Exploitation of workers refers to the action of treating someone unfairly in order to benefit from their work. Exploitation is not voluntary, but rather achieved through threats and acts of violence, hence why it is a violation of human rights. Examples of how migrant workers are exploited include working long hours, not getting the correct wage for which they work, not having safety in the workplace, secure employment, freedom from sexual harassment or being able to speak out the problems they are facing in their work environment. Although temporary migrants only make up about 10% of Australia’s workforce, they are systematically underpaid. The report of the Migrant Workers Taskforce, released in March 2019, states that as many as 50 percent of migrant workers in Australia are underpaid. Many of these migrants never get back their unpaid wages and entitlements. A potential way to fix this problem in Australia would be to enforce harsher penalties on employers who take advantage of migrant workers, because as it stands, many companies are not taking responsibility or receiving consequences for their poor treatment of migrant workers.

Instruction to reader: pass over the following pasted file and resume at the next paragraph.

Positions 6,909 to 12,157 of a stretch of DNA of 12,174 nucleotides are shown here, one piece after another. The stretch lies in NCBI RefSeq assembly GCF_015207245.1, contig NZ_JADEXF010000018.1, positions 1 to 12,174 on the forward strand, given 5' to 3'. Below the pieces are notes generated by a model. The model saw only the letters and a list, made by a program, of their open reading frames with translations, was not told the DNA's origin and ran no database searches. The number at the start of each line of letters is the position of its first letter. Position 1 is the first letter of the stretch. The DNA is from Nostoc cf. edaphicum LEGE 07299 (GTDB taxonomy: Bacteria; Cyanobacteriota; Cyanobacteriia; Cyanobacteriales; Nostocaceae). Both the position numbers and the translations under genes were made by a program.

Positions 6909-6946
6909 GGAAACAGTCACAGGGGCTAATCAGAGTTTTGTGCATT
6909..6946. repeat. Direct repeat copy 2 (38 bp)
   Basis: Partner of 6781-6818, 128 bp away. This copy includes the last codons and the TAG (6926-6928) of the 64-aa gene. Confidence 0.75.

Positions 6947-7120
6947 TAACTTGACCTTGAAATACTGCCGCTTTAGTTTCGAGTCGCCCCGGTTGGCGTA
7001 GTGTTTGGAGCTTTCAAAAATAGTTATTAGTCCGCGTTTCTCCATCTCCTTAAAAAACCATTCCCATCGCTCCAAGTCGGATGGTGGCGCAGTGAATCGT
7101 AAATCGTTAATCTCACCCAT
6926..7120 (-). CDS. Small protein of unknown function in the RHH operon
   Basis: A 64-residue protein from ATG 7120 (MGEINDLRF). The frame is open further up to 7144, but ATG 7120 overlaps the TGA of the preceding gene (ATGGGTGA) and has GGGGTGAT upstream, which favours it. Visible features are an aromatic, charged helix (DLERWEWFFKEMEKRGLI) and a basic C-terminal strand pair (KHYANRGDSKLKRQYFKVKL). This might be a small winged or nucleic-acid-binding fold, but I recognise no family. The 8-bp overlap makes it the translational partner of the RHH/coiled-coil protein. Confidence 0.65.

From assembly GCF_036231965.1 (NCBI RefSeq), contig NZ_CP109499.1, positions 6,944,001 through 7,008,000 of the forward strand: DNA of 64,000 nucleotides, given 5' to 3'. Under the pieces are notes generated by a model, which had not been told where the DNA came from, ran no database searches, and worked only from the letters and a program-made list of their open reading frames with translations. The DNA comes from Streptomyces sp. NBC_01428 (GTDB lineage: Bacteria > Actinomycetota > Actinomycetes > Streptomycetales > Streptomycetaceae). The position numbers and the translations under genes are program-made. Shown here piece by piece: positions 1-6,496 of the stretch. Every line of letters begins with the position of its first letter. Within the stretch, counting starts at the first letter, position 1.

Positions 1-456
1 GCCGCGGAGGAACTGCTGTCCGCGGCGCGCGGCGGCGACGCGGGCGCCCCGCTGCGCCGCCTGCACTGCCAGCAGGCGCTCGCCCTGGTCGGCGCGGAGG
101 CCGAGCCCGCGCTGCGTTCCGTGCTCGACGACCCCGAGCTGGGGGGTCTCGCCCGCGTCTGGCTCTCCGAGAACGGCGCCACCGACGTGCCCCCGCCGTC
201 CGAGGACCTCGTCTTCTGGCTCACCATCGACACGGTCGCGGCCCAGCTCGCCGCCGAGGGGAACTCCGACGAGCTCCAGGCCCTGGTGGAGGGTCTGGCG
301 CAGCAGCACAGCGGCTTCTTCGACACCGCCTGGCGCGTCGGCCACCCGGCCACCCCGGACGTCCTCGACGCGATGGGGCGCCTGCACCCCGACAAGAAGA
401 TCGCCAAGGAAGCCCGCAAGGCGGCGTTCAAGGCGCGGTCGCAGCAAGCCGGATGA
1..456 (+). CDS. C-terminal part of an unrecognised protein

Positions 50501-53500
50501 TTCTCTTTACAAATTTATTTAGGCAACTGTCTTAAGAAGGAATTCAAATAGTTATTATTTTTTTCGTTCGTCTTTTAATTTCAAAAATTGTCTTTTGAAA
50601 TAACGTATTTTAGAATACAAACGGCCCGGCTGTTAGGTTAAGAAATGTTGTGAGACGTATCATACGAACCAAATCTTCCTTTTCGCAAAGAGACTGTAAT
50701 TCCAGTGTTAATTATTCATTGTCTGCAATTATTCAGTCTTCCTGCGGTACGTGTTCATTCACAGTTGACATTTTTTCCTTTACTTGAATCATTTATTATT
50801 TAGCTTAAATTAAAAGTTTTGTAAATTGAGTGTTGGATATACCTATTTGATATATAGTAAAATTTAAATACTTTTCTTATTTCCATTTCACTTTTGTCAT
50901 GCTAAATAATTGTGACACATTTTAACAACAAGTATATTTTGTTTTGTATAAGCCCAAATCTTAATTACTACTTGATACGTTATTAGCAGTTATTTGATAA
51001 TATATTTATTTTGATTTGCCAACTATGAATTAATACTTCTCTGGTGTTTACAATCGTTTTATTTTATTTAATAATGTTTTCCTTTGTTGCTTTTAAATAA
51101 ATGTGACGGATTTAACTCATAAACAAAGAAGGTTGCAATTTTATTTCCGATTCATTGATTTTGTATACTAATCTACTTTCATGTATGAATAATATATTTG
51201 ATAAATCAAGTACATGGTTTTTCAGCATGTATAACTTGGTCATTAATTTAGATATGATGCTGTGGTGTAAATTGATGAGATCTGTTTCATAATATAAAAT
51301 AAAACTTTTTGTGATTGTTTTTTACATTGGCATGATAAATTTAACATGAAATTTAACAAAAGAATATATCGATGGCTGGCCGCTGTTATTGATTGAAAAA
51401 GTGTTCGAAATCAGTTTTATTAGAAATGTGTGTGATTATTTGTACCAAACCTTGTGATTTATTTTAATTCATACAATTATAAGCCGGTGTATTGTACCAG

This is an ethical issue as it involves the Australian government making a decision on whether the current penalties for migrant exploitation in the workplace need to be amended. No matter what happens, there will be consequences. If harsher penalties are put in place, it may result in a better working environment for migrant workers, however, changing the penalties can be time consuming and costly. On the other hand, if the government choose to do nothing and things remain the way they are, many migrants will continue to have to work in terrible conditions, constantly at risk of losing everything. The current conditions many migrants work in in Australia violate their rights to freedom and security, and in severe cases, slavery and inhumane treatment. Enforcing harsher penalties on employers for this kind of treatment may discourage them from continuing to do so. An example of someone who has suffered from exploitation is Fu Cong, a Chinese migrant who was forced to leave China and had no where else to go. Cong arrived in Australia to seek freedom and justice, and after being granted a visa with working rights, he found a job with a printing company in Melbourne. The work was difficult, however it was steady employment and Cong was slowly able to rebuild his life in Australia. In October 2018, the printing compared declared bankruptcy without warning. In 2012, the Australian government established the Fair Entitlement Guarantee (FEG), which protects the employees of companies which go bankrupt. Australian citizens and permanent residents are entitled to up to 13 weeks of unpaid wages, as well as any unpaid annual leave and redundancy pay, but migrant workers such as Cong receive nothing. Because of this, Cong was left with over $5000 of unpaid wages. More than 900,000 temporary migrants in Australia with work rights are excluded from the FEG, even though there have been repeated calls that they are some of the most vulnerable workers in Australia and are at significant risk of exploitation by companies going into liquidation, and should be protected.